How long this will last, I do not know.  Over the years I have seen attendance at Midnight Mass at the Monastery of Pedralbes, where we always go when we are in town, steadily decline.  My mother can recall when Midnight Mass there was standing room only, and I would say ten years ago there was still quite a crowd of people – if not exactly standing room, at least it was full with perhaps a few stragglers standing in the back.  This Christmas the pews in the monastic church were perhaps 3/4 full, at most, and the over-60’s outnumbered the under-40’s by at least 5 to 1.

There is no question that there needs to be a new evangelization in Europe, and that it will take a long time to see the fruits of such efforts.  Yet here in America, we should not sit back and assume that we are in better shape, simply because the masses are still jam-packed at Christmas.  There will always be Christmas poinsettias and Easter lilies, as a priest friend of mine likes to call them – those Catholics who only show up for mass on Christmas and Easter, like the flowers we associate with those major Feasts of the Church.  Yet we could and should be doing more to encourage those people to stick around for the rest of the year as well.

Christmas is not over yet, gentle reader, and indeed, one could even make the argument that the celebrations continue up through Candlemas on February 2nd, though I suspect by then most of us would be rather tired of dusting the tree and ornaments and so on.  However while there is still time do so, why not encourage a friend to attend church with you this weekend, when we will celebrate the Feast of the Epiphany at Sunday mass?  Let them ask questions and do your best to try to answer them, and see whether you can plant a seed that will germinate and take root – maybe not right away, but over time.  What a wonderful gift you would be able to give to Christ, as we remember the day He received the gifts of the Magi.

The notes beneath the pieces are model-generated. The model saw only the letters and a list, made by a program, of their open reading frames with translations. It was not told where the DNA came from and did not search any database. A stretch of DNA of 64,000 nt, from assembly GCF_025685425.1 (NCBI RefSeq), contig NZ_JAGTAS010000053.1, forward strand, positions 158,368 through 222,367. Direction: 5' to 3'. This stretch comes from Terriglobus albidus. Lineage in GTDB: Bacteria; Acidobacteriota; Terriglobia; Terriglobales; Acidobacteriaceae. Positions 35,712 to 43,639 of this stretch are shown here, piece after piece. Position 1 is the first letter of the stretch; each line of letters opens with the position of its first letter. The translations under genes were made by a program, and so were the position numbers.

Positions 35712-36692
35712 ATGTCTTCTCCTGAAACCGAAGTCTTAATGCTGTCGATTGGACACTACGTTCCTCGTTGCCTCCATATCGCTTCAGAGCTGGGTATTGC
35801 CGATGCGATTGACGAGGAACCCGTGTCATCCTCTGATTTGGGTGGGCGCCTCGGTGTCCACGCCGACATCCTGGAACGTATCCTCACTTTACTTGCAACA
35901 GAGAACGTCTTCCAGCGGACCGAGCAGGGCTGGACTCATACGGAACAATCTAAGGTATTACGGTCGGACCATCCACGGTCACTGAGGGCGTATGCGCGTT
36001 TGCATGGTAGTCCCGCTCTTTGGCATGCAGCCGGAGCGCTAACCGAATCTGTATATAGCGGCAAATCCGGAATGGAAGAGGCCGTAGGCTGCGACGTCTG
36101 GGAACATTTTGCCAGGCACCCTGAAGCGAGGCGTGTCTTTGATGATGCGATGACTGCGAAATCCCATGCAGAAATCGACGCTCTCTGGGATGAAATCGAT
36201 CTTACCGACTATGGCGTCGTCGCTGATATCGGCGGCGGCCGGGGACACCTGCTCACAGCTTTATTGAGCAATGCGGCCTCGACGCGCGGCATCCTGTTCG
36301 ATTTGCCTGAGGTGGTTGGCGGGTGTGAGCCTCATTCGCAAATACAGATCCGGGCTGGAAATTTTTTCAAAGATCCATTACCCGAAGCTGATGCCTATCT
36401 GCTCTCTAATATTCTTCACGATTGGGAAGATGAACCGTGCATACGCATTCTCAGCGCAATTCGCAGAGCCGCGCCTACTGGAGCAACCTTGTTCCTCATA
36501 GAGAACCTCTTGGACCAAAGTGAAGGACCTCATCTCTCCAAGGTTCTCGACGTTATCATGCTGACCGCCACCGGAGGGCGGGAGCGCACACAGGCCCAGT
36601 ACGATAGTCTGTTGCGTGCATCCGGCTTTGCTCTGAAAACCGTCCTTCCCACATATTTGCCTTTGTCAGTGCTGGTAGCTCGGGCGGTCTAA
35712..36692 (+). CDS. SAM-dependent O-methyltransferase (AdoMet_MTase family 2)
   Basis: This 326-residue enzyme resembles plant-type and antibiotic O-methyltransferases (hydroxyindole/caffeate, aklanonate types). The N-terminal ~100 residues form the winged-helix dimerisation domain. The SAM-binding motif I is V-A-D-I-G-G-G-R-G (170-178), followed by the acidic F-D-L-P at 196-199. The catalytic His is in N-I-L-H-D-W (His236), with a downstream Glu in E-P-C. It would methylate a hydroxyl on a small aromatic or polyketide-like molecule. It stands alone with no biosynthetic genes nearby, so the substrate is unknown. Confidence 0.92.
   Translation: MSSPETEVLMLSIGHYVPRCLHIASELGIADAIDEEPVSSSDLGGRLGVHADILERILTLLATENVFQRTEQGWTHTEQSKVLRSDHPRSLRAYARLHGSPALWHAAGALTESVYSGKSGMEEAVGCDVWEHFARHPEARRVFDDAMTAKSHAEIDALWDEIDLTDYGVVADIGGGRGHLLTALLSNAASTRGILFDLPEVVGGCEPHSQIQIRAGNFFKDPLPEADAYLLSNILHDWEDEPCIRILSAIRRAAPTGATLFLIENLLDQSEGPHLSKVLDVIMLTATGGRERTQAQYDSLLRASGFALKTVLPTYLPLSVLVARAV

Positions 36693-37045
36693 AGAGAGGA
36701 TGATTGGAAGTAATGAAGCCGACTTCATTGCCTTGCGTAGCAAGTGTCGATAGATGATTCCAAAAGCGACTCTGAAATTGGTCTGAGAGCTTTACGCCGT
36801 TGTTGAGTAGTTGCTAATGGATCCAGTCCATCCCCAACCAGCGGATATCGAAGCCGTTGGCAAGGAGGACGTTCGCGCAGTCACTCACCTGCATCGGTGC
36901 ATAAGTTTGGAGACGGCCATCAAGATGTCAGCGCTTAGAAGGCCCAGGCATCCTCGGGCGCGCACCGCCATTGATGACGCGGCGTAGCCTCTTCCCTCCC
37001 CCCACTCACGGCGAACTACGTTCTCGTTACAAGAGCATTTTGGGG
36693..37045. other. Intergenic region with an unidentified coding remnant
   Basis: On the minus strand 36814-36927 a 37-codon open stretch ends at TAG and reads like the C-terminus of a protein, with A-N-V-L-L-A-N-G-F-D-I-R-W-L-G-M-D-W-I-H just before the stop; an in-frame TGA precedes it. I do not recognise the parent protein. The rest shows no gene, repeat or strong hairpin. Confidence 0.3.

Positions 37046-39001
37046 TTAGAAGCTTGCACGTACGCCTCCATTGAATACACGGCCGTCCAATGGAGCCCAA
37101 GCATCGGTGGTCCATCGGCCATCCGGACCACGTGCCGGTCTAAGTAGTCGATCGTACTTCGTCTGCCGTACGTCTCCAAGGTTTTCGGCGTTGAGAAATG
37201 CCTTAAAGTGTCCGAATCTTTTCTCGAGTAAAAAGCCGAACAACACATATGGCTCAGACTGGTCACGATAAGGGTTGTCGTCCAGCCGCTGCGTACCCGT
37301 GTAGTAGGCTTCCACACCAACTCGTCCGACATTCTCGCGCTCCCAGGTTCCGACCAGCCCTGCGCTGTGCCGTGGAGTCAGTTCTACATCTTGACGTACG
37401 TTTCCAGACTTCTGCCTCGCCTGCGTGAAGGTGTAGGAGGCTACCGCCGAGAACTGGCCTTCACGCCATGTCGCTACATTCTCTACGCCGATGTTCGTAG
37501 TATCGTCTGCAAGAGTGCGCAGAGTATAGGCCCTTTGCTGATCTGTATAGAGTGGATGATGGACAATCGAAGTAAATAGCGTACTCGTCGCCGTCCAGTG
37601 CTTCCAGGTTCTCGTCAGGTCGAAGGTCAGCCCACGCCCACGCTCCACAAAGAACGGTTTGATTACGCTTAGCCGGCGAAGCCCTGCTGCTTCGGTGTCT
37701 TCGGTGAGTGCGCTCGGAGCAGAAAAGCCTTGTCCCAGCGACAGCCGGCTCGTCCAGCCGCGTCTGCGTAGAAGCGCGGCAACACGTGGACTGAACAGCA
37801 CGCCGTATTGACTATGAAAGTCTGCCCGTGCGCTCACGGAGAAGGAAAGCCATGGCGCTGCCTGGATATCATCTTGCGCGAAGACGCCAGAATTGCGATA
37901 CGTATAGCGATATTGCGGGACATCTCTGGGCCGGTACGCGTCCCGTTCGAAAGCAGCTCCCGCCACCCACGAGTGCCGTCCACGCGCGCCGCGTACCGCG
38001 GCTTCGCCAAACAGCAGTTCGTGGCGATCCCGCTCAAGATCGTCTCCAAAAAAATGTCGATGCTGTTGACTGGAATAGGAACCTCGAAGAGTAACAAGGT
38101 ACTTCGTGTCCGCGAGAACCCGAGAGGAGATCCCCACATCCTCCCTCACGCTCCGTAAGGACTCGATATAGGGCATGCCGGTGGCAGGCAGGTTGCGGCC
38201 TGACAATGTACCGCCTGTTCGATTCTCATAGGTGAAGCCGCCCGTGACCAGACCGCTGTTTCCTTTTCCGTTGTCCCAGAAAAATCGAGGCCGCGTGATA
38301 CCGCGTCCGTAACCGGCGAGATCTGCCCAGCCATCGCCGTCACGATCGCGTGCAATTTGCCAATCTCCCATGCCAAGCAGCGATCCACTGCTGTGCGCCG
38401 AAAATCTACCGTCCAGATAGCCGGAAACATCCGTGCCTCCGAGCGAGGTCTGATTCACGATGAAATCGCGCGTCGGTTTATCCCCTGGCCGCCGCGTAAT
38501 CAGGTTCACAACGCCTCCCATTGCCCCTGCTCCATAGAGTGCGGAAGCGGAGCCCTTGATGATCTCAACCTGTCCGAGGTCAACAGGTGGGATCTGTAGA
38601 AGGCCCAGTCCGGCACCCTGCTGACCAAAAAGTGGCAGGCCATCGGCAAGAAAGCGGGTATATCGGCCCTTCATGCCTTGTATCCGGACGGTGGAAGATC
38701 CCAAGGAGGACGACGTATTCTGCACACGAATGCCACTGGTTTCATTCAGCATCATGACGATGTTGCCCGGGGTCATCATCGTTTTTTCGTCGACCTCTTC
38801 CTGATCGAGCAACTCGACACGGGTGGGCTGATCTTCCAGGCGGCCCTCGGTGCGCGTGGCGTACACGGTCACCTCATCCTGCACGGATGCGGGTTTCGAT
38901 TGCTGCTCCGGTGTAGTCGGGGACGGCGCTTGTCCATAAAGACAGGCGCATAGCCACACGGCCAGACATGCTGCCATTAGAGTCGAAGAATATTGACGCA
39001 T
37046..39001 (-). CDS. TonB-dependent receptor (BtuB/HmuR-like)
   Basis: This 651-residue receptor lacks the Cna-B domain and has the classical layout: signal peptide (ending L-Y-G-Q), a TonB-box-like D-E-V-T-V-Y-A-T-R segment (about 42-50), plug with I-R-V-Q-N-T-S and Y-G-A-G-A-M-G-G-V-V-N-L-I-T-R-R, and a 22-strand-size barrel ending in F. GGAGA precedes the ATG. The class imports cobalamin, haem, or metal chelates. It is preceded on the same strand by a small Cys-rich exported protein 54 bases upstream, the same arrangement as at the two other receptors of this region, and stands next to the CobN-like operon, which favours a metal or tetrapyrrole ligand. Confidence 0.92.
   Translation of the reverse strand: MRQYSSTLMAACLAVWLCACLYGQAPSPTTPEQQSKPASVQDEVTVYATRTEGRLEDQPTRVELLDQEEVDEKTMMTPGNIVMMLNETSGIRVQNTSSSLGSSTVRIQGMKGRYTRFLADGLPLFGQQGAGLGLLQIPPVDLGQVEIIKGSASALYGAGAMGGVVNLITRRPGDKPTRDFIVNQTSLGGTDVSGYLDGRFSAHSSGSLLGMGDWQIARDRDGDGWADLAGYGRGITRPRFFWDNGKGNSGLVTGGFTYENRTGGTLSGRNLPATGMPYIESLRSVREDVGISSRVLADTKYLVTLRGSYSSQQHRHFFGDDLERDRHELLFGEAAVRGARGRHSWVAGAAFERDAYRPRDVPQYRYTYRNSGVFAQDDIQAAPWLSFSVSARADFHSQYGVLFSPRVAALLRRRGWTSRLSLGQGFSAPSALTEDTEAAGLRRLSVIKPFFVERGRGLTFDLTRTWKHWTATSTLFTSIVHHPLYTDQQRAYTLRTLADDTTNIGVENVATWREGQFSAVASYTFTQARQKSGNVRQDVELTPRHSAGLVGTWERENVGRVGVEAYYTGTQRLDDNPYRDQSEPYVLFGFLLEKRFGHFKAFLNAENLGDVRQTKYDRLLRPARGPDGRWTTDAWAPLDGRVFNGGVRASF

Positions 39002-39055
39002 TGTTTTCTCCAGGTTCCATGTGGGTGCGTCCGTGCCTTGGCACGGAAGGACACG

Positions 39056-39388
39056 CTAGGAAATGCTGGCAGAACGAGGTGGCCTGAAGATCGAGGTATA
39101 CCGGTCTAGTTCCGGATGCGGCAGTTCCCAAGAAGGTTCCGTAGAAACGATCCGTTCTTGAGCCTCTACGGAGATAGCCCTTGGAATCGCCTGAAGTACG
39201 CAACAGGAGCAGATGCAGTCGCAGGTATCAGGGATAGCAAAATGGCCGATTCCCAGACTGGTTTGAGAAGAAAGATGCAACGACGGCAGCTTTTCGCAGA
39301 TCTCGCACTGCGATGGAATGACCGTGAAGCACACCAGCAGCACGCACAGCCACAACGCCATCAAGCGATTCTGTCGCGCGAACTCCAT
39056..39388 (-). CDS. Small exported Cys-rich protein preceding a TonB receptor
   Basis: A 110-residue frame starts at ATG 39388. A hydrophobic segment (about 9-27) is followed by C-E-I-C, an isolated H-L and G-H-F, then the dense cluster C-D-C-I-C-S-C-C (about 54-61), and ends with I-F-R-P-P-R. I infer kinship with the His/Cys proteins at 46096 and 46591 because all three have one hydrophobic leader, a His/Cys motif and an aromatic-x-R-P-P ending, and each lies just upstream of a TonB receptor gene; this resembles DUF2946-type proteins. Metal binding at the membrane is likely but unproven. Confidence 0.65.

Parade of the Three Kings through the streets of Barcelona last year

One thought on “‘Twas the Night Before Epiphany

  1. It’s like Boxing Day in England, where the holiday is on one day, then the gifts are on the next. I still have the lights on and will take them down tomorrow, last one as always. Work now allows me time for weekday Mass (when I get up for it) so tomorrow I’ll be there for the Epiphany. Our parish had the Manger and lights officially blessed and installed on the 4th Sunday of advent, and I learned that this is the proper time to either put up, or begin to illuminate, Christmas decorations. I got mine up that Sunday because I’m lazy, and usually get Christmas cards out right after Thanksgiving, and decorations up early in December, but now I know better re: decorations. Our pastor is old school, so if he said it, chances are he knows his regulations.

    We are only 10 years behind Europe with the implosion. The only way to avoid that is like you said, one person at a time. I don’t know what to think of Cheester Catholics (Christmas and Easter attendees). Half of me says, don’t come here if it’s an empty gesture (when I drifted from the Church I didn’t play pretend and come around for warm fuzzies) and half of me says that if they’re in the door, there’s still a chance they’ll rethink things when they get home and come back as regulars. But I’ve yet to meet someone who came back as a result of that.